Quadriplegic man feeds himself a Twinkie using robotic prosthetic arms controlled with his mind through electrodes implanted in his brain
- Robert ‘Buz’ Chmielewski has been a quadriplegic for more than 30 years
- In 2019, he underwent surgery to have six electrodes put into his brain
- The electrodes aimed to help him control robotic arms with his mind
- Now, a video shows him operating two prosthetic arms to feed himself
A quadriplegic man with minimal movement and feeling in his limbs fed himself for the first time in 30 years – and he did so using his mind.
Robert ‘Buz’ Chmielewski was involved in surfing accident as a teen, but in 2019 he underwent a 10-hour surgery to have six electrodes implanted into his brain to control a pair of robotic arms.
Working with John Hopkins Medicine (JHM), Chmielewski is now able to operate both prosthetic arms and manipulate them to perform separate tasks, like feeding himself a Twinkie.
‘It’s pretty cool,’ said Chmielewski, whose sense of accomplishment was unmistakable after using his thoughts to command the robotic limbs to cut and feed him a piece of golden sponge cake.
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Robert ‘Buz’ Chmielewski was involved in surfing accident as a teen, but in 2019 he underwent a 10-hour surgery to have six electrodes implanted into his brain to control a pair of robotic arms and just showed the ability to feed himself
‘I wanted to be able to do more of it,’ he said.
When Chmielewski was 16 years old he was involved in a surfing accident in Maryland that left him paralyzed from the shoulders down, with minimal movements in his wrists and shoulders.
And at the age of 49, he volunteered for the research program with Johns Hopkins
When Chmeilewski underwent the 2019 procedure, the goal was to improve the sensation in his hand and give him the ability to operate robotic prosthetic arms.
With this system, Chmielewski was able to manipulate the two arms to perform different tasks
Each array is a two and a half inch square and has small spikes underneath.
Three electrodes connect to Chmeilweki’s left and right arms and the others are connected to brain areas that relay sensory feedback from the prosthetic fingers.
Just months after the surgery, he was able to control the robotic arms through a brain-machine interface developed by Johns Hopkins Applied Physics Laboratory (APL).
Pablo Celnik, M.D., director of physical medicine and rehabilitation at JHM and a member of the research team, said: ‘This type of research, known as brain-computer interface (BCI), has, for the most part, focused on only one arm, controlled from only one side of the brain.’
The scientists involved with the project set out to design a closed-loop system that combines artificial intelligence, robotics and a brain-machine interface.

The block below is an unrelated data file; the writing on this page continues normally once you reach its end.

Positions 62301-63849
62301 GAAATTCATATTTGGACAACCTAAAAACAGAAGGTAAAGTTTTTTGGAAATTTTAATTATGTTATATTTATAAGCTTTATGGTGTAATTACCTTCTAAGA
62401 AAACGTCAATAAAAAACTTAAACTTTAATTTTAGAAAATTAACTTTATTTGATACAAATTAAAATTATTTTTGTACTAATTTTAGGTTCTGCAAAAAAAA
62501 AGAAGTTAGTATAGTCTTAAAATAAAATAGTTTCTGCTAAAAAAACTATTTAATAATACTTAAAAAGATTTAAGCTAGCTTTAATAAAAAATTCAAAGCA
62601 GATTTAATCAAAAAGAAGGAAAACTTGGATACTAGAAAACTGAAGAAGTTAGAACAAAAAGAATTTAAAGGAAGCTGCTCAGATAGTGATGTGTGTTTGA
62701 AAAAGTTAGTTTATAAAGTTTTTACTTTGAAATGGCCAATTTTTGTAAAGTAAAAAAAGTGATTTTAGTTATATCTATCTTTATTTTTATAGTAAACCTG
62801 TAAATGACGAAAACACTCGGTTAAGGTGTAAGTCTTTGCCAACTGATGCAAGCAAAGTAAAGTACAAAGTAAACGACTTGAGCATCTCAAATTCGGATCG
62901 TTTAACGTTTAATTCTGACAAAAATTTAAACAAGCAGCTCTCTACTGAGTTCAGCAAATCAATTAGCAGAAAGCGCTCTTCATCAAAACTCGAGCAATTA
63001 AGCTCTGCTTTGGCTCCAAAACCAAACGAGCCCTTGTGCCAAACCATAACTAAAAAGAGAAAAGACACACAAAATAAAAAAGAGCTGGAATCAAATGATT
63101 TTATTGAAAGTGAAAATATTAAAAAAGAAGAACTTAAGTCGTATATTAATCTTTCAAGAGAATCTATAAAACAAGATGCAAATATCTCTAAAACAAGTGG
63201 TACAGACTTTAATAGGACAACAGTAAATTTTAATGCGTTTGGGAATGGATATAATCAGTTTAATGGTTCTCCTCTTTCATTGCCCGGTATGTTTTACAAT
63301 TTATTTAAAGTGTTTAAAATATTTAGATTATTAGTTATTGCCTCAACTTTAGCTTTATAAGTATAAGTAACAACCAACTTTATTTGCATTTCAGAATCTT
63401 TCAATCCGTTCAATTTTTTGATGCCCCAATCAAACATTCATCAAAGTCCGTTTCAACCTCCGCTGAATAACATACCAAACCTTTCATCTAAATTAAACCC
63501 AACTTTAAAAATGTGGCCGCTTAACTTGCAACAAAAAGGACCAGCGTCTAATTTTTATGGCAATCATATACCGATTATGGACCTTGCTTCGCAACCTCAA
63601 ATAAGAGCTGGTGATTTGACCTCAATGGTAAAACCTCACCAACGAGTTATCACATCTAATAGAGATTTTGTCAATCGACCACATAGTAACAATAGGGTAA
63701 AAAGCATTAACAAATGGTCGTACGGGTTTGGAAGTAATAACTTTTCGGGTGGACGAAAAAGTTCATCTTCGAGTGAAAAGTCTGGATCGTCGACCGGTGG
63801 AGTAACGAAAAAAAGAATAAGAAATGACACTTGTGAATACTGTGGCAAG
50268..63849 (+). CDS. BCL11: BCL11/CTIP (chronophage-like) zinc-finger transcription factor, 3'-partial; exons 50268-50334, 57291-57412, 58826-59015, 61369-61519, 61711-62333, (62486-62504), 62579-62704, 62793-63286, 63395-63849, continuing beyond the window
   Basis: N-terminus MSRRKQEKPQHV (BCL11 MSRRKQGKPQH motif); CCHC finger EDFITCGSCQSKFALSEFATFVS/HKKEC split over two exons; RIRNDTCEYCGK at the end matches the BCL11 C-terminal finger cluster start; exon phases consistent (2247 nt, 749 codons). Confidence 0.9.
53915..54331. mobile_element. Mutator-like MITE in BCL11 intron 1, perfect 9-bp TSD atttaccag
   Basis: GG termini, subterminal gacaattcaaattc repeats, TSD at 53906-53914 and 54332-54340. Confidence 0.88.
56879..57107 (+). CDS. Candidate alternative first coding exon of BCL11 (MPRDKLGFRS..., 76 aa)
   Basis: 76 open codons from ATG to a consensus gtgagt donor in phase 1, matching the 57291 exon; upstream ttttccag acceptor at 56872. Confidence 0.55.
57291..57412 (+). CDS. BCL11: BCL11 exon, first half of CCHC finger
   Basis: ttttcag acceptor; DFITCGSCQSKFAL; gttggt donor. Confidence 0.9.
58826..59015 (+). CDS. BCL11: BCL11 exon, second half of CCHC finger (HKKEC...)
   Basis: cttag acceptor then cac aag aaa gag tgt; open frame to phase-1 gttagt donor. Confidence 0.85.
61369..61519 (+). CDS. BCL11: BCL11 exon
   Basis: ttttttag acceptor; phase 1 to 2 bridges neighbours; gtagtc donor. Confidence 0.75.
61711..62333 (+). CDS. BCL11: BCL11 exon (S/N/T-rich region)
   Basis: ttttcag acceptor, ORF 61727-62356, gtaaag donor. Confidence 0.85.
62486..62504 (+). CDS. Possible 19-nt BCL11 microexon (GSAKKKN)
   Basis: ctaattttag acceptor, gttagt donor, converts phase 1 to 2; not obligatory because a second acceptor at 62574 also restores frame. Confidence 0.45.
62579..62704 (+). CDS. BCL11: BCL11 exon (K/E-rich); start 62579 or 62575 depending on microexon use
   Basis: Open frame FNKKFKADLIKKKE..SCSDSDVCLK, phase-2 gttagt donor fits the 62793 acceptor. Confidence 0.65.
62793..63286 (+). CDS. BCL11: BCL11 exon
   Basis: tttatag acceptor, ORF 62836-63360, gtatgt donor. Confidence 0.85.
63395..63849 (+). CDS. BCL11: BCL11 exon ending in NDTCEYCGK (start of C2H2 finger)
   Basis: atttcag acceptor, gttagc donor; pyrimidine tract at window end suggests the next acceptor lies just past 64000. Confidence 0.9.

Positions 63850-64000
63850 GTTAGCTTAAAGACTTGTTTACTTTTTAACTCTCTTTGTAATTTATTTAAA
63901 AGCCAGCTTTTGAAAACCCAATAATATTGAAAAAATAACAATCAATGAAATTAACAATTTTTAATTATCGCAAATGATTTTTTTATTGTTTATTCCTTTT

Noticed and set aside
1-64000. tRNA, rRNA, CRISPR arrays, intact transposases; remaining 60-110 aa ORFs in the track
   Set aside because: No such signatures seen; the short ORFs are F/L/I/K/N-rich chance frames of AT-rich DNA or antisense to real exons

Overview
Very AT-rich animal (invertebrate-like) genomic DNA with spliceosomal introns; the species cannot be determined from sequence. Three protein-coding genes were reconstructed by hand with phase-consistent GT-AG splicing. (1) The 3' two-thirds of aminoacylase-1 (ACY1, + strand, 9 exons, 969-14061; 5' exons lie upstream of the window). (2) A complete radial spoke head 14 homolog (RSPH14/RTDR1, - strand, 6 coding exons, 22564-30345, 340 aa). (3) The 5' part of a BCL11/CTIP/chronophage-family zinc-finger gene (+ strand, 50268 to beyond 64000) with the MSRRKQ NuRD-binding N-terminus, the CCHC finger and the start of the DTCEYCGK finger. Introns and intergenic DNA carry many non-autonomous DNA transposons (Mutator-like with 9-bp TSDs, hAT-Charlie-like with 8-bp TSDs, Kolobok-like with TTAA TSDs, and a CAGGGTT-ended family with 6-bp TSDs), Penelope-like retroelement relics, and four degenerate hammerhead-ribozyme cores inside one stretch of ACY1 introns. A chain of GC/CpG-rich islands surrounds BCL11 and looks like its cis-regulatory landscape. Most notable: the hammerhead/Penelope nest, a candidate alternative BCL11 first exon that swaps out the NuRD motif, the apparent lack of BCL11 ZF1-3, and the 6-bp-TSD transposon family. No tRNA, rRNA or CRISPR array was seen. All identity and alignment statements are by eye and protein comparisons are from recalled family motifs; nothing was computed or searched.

This included holding the cake on the plate with a form while the other arm cut the dessert with a knife. And then the other arm allowed Chmielewski to feed himself the treat
With this system, Chmielewski was able to manipulate the two arms to perform different tasks.
This included holding the cake on the plate with a form while the other arm cut the dessert with a knife.
And then the other arm allowed Chmielewski to feed himself the treat.
David Handelman, an APL senior roboticist specializing in human-machine teaming, said: ‘Our ultimate goal is to make activities such as eating easy to accomplish, having the robot do one part of the work and leaving the user, in this case Buz, in charge of the details: which food to eat, where to cut, how big the cut piece should be.’
‘By combining brain-computer interface signals with robotics and artificial intelligence, we allow the human to focus on the parts of the task that matter most.’
Each array is a two and a half inch square and has small spikes underneath. Three electrodes connect to Chmeilweki’s left and right arms and the others are connected to brain areas that relay sensory feedback from the prosthetic fingers
Francesco Tenore an APL neuroscientist and principal investigator for the Smart Prosthetics study, said the next steps is to expand the number and types of activities of daily living that Chmielweski can demonstrate with this form of human-machine collaboration.
As well as, providing him with additional sensory feedback as he completes tasks so that he won’t have to rely on vision to know if he’s succeeding.
‘The idea is that he’d experience this the same way that uninjured people can ‘feel’ how they’re tying their shoelaces, for example, without having to look at what they’re doing,’ Tenore said.
Chmielweski did an interview right before Thanksgiving where he reflected on the significance of this research for individuals with limited mobility.
Disabilities like his take away a person’s independence, he said, particularly their ability to eat by themselves.
‘A lot of people take that for granted,’ he said. ‘To be able to do this independently and still be able to interact with family is a game-changer.’
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